Sydney and Melbourne are locked in a row over giant milk crates
art
News
Kenny Ireland, pictured in 2010.
peopleActor, from House of Cards and Benidorm, was 68
News
A scene from the video shows students mock rioting
newsEnd-of-year leaver's YouTube film features staging of a playground gun massacre
Travel
travel
Voices
A family sit and enjoy a quiet train journey
voicesForcing us to overhear dull phone conversations is an offensive act, says Simon Kelner
News
i100This Instagram photo does not prove Russian army is in Ukraine
News
Morrissey pictured in 2013
people
Sport
sportVan Gaal has £500,000 video surveillance system installed to monitor Manchester United players
Environment
View from the Llanberis Track to the mountain lake Llyn
Du’r Arddu
environmentA large chunk of Mount Snowdon, in north Wales, is up for sale
Life and Style
Martha Stewart wrote an opinion column for Time magazine this week titled “Why I Love My Drone”
lifeLifestyle guru Martha Stewart reveals she has flying robot... to take photos of her farm
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Day In a Page

Burgundy, the River Rhone & Provence – MS Swiss Corona - seven nights from £999pp
Lake Maggiore, Orta and the Matterhorn – seven nights from £899pp
Sicily – seven nights from £939pp
Pompeii, Capri and the Bay of Naples - seven nights from £799pp
Istanbul Ephesus & Troy – six nights from £859pp
Mary Rose – two nights from £319pp
Dress the Gaza situation up all you like, but the truth hurts

Robert Fisk on Gaza conflict

Dress the situation up all you like, but the truth hurts
Save the tiger: Tiger, tiger burning less brightly as numbers plummet

Tiger, tiger burning less brightly

When William Blake wrote his famous poem there were probably more than 100,000 tigers in the wild. These days they probably number around 3,200
5 News's Andy Bell retraces his grandfather's steps on the First World War battlefields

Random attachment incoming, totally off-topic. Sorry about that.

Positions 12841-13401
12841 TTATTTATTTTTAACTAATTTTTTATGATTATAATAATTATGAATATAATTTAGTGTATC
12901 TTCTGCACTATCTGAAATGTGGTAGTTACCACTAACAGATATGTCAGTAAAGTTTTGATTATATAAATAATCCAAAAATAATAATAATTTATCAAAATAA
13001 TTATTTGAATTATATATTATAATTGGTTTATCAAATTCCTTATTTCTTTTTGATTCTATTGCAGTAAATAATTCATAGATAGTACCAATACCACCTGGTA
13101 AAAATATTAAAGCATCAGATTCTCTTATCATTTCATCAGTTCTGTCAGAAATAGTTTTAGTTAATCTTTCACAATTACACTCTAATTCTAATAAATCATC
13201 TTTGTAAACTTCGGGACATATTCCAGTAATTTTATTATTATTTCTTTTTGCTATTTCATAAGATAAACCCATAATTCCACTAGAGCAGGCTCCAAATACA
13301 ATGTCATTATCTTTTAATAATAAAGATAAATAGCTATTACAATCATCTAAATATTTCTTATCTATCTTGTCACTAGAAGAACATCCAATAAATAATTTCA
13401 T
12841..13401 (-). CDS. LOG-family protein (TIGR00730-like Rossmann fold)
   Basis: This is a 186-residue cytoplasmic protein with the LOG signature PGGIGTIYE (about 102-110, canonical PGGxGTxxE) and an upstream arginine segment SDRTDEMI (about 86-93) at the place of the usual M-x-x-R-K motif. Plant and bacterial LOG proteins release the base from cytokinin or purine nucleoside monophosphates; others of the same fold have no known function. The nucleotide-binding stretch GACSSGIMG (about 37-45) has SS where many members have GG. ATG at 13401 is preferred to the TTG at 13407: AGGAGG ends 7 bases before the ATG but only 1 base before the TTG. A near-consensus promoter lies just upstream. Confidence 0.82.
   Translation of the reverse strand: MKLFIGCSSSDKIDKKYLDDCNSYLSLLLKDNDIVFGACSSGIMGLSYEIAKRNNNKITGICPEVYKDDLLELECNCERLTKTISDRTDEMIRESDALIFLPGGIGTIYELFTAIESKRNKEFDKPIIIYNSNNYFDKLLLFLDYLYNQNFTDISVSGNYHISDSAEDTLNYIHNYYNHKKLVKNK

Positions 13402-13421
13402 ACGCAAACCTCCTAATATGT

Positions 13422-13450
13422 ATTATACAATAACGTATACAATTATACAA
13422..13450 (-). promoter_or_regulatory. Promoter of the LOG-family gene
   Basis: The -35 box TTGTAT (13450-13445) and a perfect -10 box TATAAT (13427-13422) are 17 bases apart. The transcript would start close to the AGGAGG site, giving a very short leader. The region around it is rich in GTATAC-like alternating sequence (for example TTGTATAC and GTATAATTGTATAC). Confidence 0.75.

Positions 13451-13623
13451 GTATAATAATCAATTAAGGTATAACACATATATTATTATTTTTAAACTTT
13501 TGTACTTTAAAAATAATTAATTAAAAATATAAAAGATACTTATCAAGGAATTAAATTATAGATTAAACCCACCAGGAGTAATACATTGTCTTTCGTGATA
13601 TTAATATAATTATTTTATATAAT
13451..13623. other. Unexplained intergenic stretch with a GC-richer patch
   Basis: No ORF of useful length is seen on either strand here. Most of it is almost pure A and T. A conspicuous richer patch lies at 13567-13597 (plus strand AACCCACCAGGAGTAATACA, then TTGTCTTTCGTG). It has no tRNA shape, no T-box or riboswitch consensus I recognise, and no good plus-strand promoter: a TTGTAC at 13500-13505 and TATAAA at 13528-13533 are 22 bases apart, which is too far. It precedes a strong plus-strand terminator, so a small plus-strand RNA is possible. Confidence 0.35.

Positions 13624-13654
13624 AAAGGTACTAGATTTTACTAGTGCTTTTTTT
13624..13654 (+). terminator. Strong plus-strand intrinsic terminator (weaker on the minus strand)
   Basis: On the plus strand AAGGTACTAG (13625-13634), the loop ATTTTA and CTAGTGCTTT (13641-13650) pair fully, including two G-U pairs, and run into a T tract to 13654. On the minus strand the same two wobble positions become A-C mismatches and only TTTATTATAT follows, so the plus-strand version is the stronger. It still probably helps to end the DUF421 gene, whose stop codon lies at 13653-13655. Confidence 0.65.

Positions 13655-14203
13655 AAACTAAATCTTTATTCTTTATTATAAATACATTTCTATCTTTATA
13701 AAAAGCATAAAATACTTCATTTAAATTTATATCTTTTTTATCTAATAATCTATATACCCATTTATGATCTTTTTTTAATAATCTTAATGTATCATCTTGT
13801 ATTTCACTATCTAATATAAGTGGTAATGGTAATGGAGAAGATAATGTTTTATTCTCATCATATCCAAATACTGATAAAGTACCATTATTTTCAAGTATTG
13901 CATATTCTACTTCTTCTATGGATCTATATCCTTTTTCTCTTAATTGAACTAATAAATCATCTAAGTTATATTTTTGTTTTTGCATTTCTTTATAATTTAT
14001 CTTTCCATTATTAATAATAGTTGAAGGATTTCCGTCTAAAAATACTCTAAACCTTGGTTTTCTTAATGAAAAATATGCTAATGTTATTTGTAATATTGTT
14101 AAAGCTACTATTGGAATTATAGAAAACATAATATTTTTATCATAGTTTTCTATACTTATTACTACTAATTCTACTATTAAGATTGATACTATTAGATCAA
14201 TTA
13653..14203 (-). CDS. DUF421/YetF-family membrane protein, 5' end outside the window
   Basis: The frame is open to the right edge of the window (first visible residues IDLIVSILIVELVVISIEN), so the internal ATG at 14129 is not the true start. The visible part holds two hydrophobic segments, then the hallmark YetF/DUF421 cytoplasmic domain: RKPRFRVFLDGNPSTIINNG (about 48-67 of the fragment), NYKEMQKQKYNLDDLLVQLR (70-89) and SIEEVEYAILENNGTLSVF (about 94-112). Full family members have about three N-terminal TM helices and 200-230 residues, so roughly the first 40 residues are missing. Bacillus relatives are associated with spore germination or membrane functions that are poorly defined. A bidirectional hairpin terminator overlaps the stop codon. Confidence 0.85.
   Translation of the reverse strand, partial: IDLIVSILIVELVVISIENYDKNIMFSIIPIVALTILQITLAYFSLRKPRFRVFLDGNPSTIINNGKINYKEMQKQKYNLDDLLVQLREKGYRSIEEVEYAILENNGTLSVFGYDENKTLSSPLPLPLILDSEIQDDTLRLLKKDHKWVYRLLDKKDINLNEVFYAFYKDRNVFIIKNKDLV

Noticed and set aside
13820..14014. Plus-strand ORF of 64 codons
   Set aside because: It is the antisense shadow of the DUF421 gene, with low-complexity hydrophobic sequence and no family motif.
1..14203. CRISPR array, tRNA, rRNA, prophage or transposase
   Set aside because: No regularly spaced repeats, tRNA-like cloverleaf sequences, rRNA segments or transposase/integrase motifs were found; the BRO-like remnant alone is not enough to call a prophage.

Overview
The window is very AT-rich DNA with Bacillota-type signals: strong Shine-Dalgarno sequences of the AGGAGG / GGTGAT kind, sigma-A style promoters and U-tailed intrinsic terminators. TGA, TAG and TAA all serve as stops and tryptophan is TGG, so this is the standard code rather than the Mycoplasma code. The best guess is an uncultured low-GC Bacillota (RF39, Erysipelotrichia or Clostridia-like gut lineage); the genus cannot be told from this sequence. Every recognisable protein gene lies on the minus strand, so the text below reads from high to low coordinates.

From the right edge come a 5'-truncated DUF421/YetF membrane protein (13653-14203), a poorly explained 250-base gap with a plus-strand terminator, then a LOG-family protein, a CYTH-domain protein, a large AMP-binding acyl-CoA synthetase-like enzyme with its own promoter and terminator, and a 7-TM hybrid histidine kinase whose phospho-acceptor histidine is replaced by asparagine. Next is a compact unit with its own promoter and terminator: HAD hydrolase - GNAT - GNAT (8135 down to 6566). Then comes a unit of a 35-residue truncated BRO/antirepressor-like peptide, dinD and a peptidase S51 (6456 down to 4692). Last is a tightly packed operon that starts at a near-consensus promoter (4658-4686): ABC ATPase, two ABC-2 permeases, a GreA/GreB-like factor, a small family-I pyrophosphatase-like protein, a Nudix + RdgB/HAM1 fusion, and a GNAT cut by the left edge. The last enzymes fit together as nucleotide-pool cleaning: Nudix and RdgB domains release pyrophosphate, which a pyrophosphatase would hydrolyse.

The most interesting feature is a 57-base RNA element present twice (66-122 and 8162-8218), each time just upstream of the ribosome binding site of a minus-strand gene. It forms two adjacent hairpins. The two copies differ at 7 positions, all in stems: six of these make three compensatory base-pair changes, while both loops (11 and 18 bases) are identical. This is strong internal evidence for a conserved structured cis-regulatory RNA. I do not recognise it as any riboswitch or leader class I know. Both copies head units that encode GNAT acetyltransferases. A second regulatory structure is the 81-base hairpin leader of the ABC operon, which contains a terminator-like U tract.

In grandfather's footsteps

5 News's political editor Andy Bell only knows his grandfather from the compelling diary he kept during WWI. But when he returned to the killing fields where Edwin Vaughan suffered so much, his ancestor came to life
Lifestyle guru Martha Stewart reveals she has flying robot ... to take photos of her farm

Martha Stewart has flying robot

The lifestyle guru used the drone to get a bird's eye view her 153-acre farm in Bedford, New York
Former Labour minister Meg Hillier has demanded 'pootling lanes' for women cyclists

Do women cyclists need 'pootling lanes'?

Simon Usborne (who's more of a hurtler) explains why winning the space race is key to happy riding
A tale of two presidents: George W Bush downs his paintbrush to pen father’s life story

A tale of two presidents

George W Bush downs his paintbrush to pen father’s life story
Restaurateur Mitch Tonks has given the Great Western Pullman dining car a makeover

The dining car makes a comeback

Restaurateur Mitch Tonks has given the Great Western Pullman dining car a makeover
Gallery rage: How are institutions tackling the discomfort of overcrowding this summer?

Gallery rage

How are institutions tackling the discomfort of overcrowding this summer?
Louis van Gaal has £500,000 video surveillance system installed to monitor Manchester United players

Eye on the prize

Louis van Gaal has £500,000 video surveillance system installed to monitor Manchester United players
Women's rugby: Tamara Taylor adds fuel to the ire in quest to land World Cup

Women's rugby

Tamara Taylor adds fuel to the ire in quest to land World Cup
Save the tiger: The day America’s love of backyard tigers led to a horrific bloodbath

The day America’s love of backyard tigers led to a horrific bloodbath

With only six per cent of the US population of these amazing big cats held in zoos, the Zanesville incident in 2011 was inevitable
Samuel Beckett's biographer reveals secrets of the writer's time as a French Resistance spy

How Samuel Beckett became a French Resistance spy

As this year's Samuel Beckett festival opens in Enniskillen, James Knowlson, recalls how the Irish writer risked his life for liberty and narrowly escaped capture by the Gestapo
We will remember them: relatives still honour those who fought in the Great War

We will remember them

Relatives still honour those who fought in the Great War
Star Wars Episode VII is being shot on film - and now Kodak is launching a last-ditch bid to keep celluloid alive

Kodak's last-ditch bid to keep celluloid alive

Director J J Abrams and a few digital refuseniks shoot movies on film. Simon Usborne wonders what the fuss is about
Once stilted and melodramatic, Hollywood is giving acting in video games a makeover

Acting in video games gets a makeover

David Crookes meets two of the genre's most popular voices